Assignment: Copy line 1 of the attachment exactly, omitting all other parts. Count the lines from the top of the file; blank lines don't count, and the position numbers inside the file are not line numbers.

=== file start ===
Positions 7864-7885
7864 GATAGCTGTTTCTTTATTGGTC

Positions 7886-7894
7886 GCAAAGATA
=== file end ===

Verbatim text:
Positions 7864-7885